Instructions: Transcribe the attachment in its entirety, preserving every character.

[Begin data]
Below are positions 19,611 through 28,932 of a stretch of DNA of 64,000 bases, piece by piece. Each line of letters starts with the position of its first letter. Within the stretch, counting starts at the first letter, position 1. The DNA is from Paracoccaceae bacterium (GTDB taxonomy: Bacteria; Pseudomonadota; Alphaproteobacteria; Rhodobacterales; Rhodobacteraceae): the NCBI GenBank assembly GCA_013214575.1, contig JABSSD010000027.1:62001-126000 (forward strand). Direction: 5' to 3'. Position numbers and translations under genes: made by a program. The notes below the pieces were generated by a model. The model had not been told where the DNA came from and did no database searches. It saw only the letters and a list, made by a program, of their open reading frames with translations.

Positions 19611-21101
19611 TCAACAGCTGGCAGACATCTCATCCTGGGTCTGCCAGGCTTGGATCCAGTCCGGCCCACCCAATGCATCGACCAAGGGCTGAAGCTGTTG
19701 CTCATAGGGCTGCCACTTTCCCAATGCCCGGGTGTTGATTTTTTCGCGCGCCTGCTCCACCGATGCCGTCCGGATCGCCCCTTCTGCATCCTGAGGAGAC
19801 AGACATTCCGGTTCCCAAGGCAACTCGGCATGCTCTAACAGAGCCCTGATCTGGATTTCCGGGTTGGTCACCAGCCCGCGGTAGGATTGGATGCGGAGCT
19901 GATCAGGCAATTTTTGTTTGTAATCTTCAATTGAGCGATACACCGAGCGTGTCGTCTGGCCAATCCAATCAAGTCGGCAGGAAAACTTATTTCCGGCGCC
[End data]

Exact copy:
Below are positions 19,611 through 28,932 of a stretch of DNA of 64,000 bases, piece by piece. Each line of letters starts with the position of its first letter. Within the stretch, counting starts at the first letter, position 1. The DNA is from Paracoccaceae bacterium (GTDB taxonomy: Bacteria; Pseudomonadota; Alphaproteobacteria; Rhodobacterales; Rhodobacteraceae): the NCBI GenBank assembly GCA_013214575.1, contig JABSSD010000027.1:62001-126000 (forward strand). Direction: 5' to 3'. Position numbers and translations under genes: made by a program. The notes below the pieces were generated by a model. The model had not been told where the DNA came from and did no database searches. It saw only the letters and a list, made by a program, of their open reading frames with translations.

Positions 19611-21101
19611 TCAACAGCTGGCAGACATCTCATCCTGGGTCTGCCAGGCTTGGATCCAGTCCGGCCCACCCAATGCATCGACCAAGGGCTGAAGCTGTTG
19701 CTCATAGGGCTGCCACTTTCCCAATGCCCGGGTGTTGATTTTTTCGCGCGCCTGCTCCACCGATGCCGTCCGGATCGCCCCTTCTGCATCCTGAGGAGAC
19801 AGACATTCCGGTTCCCAAGGCAACTCGGCATGCTCTAACAGAGCCCTGATCTGGATTTCCGGGTTGGTCACCAGCCCGCGGTAGGATTGGATGCGGAGCT
19901 GATCAGGCAATTTTTGTTTGTAATCTTCAATTGAGCGATACACCGAGCGTGTCGTCTGGCCAATCCAATCAAGTCGGCAGGAAAACTTATTTCCGGCGCC